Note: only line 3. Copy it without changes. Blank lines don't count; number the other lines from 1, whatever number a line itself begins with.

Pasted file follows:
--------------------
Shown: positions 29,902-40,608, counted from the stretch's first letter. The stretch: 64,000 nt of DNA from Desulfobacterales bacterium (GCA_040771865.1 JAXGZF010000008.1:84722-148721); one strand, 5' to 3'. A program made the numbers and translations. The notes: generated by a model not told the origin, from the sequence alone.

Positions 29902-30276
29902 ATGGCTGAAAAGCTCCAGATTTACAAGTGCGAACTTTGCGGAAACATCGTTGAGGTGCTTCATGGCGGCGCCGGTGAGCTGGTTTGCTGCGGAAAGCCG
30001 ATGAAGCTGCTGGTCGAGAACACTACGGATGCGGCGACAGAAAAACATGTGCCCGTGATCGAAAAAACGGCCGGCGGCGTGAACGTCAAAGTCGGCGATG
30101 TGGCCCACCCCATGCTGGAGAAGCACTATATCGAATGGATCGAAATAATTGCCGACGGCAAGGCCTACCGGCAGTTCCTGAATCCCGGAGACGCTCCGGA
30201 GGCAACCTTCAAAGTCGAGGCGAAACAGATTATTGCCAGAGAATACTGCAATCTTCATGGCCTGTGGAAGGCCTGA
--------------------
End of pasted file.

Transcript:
29902 ATGGCTGAAAAGCTCCAGATTTACAAGTGCGAACTTTGCGGAAACATCGTTGAGGTGCTTCATGGCGGCGCCGGTGAGCTGGTTTGCTGCGGAAAGCCG